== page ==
JAKARTA (Reuters) - A Canadian teacher was sentenced to 10 years in jail in Indonesia on Thursday for sexually abusing kindergarten boys at a prestigious international Jakarta school, in a controversial case that has put the country’s judicial system under scrutiny.
The verdict against Neil Bantleman came after a four-month trial that critics say was fraught with irregularities, raising foreign investors’ concerns about legal certainty in Southeast Asia’s biggest economy.
He and Indonesian national Ferdinand Tjiong were accused of abusing three pupils of the Jakarta Intercultural School, who were about five years old at the time. All of the boys were from expatriate families.
The court did not give a verdict on Tjiong on Thursday.
The court sentenced Bantleman to serve 10 years in prison and pay a fine of 100 million rupiah (5,551 pounds).
In December five of the school’s janitors were sentenced to up to eight years in jail for raping one of the boys.
The children of many expatriates and diplomats living in the Indonesia capital attend the U.S. embassy-backed school, which was until recently called the Jakarta International School.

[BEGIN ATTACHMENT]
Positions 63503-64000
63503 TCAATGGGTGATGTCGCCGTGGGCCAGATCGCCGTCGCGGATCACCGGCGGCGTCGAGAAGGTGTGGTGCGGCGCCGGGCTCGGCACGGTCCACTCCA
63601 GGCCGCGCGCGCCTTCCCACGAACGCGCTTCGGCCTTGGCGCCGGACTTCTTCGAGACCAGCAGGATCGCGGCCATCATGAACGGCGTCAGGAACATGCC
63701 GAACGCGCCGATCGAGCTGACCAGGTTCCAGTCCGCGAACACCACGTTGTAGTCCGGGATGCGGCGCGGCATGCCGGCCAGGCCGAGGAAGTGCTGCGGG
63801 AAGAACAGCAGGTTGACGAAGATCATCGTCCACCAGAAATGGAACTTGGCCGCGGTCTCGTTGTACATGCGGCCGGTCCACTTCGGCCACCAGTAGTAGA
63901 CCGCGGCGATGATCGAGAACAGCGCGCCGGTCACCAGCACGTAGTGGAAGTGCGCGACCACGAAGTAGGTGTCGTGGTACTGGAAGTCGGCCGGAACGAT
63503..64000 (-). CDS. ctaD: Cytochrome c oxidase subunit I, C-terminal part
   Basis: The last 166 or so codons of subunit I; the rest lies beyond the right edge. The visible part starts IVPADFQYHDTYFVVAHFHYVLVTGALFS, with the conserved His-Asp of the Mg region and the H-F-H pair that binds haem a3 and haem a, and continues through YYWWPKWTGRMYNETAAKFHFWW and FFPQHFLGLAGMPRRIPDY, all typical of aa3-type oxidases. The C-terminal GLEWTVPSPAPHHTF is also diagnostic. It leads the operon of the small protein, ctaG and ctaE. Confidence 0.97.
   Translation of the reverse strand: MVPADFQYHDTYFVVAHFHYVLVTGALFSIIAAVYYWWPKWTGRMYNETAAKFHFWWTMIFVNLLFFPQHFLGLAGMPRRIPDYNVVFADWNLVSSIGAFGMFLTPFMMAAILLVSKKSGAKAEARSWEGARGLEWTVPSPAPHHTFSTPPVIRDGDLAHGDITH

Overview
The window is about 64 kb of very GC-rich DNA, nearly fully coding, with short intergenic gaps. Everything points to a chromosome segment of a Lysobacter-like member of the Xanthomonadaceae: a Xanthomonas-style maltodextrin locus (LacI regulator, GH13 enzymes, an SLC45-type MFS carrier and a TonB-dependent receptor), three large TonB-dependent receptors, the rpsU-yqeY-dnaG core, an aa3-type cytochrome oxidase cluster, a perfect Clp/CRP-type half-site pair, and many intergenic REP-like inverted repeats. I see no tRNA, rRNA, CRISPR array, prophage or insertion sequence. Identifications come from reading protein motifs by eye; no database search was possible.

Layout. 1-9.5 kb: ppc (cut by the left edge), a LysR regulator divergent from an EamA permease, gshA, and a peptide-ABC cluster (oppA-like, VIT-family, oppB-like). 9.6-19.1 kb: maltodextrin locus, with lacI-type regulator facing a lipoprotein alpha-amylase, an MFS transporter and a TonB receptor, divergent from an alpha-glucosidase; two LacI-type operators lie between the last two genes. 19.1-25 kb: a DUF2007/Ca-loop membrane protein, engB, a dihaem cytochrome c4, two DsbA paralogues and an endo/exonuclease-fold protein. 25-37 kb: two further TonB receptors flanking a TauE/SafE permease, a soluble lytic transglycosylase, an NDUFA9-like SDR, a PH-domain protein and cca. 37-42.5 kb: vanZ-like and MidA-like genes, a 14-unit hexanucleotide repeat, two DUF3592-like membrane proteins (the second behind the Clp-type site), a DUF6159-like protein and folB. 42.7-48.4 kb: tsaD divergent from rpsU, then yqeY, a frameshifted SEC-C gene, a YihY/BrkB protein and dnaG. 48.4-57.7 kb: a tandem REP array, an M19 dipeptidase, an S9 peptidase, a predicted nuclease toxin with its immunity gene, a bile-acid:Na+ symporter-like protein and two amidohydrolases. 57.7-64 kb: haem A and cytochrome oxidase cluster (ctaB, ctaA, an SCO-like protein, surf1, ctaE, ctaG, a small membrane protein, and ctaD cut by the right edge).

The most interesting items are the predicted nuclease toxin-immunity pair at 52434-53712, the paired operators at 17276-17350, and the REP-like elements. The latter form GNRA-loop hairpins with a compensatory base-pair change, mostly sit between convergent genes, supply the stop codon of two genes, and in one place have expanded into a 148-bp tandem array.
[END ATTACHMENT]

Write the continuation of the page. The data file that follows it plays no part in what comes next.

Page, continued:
“There is no reason to forgive the defendant,” Presiding Judge Nur Aslam said. “The defendant should be found guilty.”
Bantleman said in a statement that he planned to appeal against the verdict, at which a loud cheer went up in the packed Jakarta courtroom.
“This is a complete miscarriage of justice,” he said. “We’ll continue to fight and appeal until the truth comes out, and the truth is that Ferdi and I never abused those kids.”
The lawyers of the two defendants had argued that the investigation and testimony from the victims were flawed, according to local media.
Circumstances surrounding the trial, including a court order preventing either side from speaking to media, have prompted questions about the transparency of the legal process.
“We are very concerned about the impact of this proceeding on the rule of law and legal certainty,” said Lin Neumann, managing director of the American Chamber of Commerce in Jakarta, before the verdict. “Foreign investors, Americans in particular, have been watching very carefully,” he said.
Indonesia’s judicial system is seen as among the least credible and most corrupt institutions in the country, according to Transparency International.
Reporting by Fergus Jensen and Kanupriya Kapoor; Editing by Randy Fabi and Simon Cameron-Moore